Joseph Fibel <JFibel@...>
I have a couple of additional comments on visiting
family cemeteries that may not have been visited in a long time.
Ask the cemetery office on the phone before visiting if there is perpetual
care on the graves you are researching. If not, you should be prepared to
rescue the grave(s) >from extensive overgrowth. Therefore, bring with you
also a pair of clippers (if there are two of you bring two pair). Wear long
sleeve shirts and long pants not shorts. Also bring several large garbage
bags for the debris >from clearing up the plot. Of course, bring a camera
(and extra batteries,) a clipboard with extra paper and several pens and
paper. Hopefully, you won't need all of this but you might. (I have)
Record everything on the grave stones as well as taking pictures and look
around for relatives.
If you find well tended graves ask the office who is taking care of the
graves. It probably will be a cousin.
Take pictures of the plot gates, and of course, look for relatives' graves.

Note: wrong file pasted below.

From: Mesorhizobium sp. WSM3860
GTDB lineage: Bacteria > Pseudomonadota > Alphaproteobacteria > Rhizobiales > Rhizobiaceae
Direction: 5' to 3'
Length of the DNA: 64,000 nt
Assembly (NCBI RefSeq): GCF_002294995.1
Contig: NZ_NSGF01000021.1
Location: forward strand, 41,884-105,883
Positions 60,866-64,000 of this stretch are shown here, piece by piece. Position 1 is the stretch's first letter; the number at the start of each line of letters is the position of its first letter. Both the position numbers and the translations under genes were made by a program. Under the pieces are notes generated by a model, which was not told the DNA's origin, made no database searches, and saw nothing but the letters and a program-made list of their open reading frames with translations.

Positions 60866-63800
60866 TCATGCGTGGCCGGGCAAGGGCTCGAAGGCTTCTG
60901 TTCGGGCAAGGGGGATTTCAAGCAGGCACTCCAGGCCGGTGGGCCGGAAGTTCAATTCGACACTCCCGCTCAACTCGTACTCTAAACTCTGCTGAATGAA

If there are still burials taking place, ask the office the name, address,
and phone number of the person giving permission to open graves. That
organization might have info not available elsewhere.
Take down the names, addresses and phone #'s of the nearby headstone
suppliers because they might have information for you.
The cemetery also probably has the number of the death certificate and may
even still retain a copy. Always politely ask for a copy of the plot map or
even a cemetery map if available.
There are two additional things you might want to plan to do at the same
time during your visit. The first is to visit the local library looking for
a copy of an obit and secondly to go to the local court house looking for
the Surrogates Court (or its local equivalent) and try to get get a copy of
New Rochelle, NY